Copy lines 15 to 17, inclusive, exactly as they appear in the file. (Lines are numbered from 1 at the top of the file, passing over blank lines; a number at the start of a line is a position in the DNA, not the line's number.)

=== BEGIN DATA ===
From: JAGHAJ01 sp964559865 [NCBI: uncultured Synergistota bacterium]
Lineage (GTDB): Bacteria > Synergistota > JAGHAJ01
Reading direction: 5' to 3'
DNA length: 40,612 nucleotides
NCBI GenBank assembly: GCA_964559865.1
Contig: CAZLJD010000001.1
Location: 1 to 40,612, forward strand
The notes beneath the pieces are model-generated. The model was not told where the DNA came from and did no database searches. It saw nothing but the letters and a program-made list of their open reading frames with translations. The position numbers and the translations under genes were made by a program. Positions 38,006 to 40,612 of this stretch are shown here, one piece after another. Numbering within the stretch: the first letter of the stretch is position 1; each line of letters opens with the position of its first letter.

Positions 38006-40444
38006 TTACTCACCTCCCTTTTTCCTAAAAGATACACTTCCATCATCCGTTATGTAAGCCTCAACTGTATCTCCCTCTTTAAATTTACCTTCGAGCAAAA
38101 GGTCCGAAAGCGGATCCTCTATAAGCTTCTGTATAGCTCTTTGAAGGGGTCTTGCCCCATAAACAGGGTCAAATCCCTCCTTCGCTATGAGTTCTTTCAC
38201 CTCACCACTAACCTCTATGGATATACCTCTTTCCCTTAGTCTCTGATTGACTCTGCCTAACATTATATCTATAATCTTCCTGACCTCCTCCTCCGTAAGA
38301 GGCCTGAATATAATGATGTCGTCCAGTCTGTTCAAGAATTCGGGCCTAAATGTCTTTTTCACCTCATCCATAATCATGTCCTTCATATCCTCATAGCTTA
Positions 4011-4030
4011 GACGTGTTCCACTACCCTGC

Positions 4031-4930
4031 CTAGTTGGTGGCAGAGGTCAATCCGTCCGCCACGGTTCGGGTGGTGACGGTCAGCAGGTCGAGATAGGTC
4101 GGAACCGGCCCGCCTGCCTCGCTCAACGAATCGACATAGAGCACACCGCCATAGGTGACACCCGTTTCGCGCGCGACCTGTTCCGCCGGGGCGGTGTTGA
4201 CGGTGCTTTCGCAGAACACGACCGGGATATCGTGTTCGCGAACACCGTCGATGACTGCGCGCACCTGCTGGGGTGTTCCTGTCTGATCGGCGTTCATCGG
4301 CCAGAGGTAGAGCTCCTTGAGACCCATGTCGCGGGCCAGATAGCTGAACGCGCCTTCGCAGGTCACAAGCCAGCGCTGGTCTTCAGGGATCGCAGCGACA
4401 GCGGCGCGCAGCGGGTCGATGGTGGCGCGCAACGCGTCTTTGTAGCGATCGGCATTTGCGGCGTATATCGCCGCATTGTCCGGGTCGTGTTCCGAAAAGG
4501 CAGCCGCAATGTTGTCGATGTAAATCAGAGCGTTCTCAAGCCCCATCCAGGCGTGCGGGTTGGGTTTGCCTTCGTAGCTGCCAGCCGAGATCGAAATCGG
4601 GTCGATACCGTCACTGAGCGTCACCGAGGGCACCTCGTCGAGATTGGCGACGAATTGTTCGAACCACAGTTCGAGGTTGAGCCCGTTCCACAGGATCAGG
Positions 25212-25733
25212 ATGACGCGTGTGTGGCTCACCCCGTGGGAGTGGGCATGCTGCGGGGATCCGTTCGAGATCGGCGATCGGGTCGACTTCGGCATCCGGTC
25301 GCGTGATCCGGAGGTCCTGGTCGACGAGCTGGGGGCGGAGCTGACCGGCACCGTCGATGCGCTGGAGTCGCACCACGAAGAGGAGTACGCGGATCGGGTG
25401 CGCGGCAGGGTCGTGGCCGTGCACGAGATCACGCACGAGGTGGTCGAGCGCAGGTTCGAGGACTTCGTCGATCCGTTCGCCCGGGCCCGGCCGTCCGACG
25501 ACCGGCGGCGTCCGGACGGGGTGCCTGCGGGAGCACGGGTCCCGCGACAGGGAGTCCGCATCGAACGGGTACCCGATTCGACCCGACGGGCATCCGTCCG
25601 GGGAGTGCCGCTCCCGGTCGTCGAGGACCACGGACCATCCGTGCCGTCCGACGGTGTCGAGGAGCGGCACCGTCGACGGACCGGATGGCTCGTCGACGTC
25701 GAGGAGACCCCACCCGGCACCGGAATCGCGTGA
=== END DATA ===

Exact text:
4011 GACGTGTTCCACTACCCTGC

Positions 4031-4930
4031 CTAGTTGGTGGCAGAGGTCAATCCGTCCGCCACGGTTCGGGTGGTGACGGTCAGCAGGTCGAGATAGGTC